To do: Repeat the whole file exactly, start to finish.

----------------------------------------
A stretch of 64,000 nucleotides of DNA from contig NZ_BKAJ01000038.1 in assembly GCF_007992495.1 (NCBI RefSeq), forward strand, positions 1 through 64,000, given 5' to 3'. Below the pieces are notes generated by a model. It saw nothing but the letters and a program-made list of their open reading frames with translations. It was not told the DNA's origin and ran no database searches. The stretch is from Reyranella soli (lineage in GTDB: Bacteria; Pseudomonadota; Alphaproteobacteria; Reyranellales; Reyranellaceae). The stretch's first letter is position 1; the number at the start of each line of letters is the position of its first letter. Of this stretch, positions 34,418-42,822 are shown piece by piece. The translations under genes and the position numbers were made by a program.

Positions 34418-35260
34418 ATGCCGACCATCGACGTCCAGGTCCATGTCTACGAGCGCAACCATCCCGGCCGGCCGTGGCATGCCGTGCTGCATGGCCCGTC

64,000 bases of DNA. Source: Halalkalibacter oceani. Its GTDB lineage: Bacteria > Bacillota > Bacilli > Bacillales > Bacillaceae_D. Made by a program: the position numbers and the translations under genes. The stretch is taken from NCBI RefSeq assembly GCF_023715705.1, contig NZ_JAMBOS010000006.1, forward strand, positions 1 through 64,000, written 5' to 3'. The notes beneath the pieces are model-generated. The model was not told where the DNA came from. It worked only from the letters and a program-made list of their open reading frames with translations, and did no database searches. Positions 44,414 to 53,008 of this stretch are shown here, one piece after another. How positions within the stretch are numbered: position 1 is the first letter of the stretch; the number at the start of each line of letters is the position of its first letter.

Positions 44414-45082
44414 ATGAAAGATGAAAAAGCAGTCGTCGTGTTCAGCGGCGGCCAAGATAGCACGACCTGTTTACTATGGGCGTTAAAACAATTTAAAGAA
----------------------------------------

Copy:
A stretch of 64,000 nucleotides of DNA from contig NZ_BKAJ01000038.1 in assembly GCF_007992495.1 (NCBI RefSeq), forward strand, positions 1 through 64,000, given 5' to 3'. Below the pieces are notes generated by a model. It saw nothing but the letters and a program-made list of their open reading frames with translations. It was not told the DNA's origin and ran no database searches. The stretch is from Reyranella soli (lineage in GTDB: Bacteria; Pseudomonadota; Alphaproteobacteria; Reyranellales; Reyranellaceae). The stretch's first letter is position 1; the number at the start of each line of letters is the position of its first letter. Of this stretch, positions 34,418-42,822 are shown piece by piece. The translations under genes and the position numbers were made by a program.

Positions 34418-35260
34418 ATGCCGACCATCGACGTCCAGGTCCATGTCTACGAGCGCAACCATCCCGGCCGGCCGTGGCATGCCGTGCTGCATGGCCCGTC

64,000 bases of DNA. Source: Halalkalibacter oceani. Its GTDB lineage: Bacteria > Bacillota > Bacilli > Bacillales > Bacillaceae_D. Made by a program: the position numbers and the translations under genes. The stretch is taken from NCBI RefSeq assembly GCF_023715705.1, contig NZ_JAMBOS010000006.1, forward strand, positions 1 through 64,000, written 5' to 3'. The notes beneath the pieces are model-generated. The model was not told where the DNA came from. It worked only from the letters and a program-made list of their open reading frames with translations, and did no database searches. Positions 44,414 to 53,008 of this stretch are shown here, one piece after another. How positions within the stretch are numbered: position 1 is the first letter of the stretch; the number at the start of each line of letters is the position of its first letter.

Positions 44414-45082
44414 ATGAAAGATGAAAAAGCAGTCGTCGTGTTCAGCGGCGGCCAAGATAGCACGACCTGTTTACTATGGGCGTTAAAACAATTTAAAGAA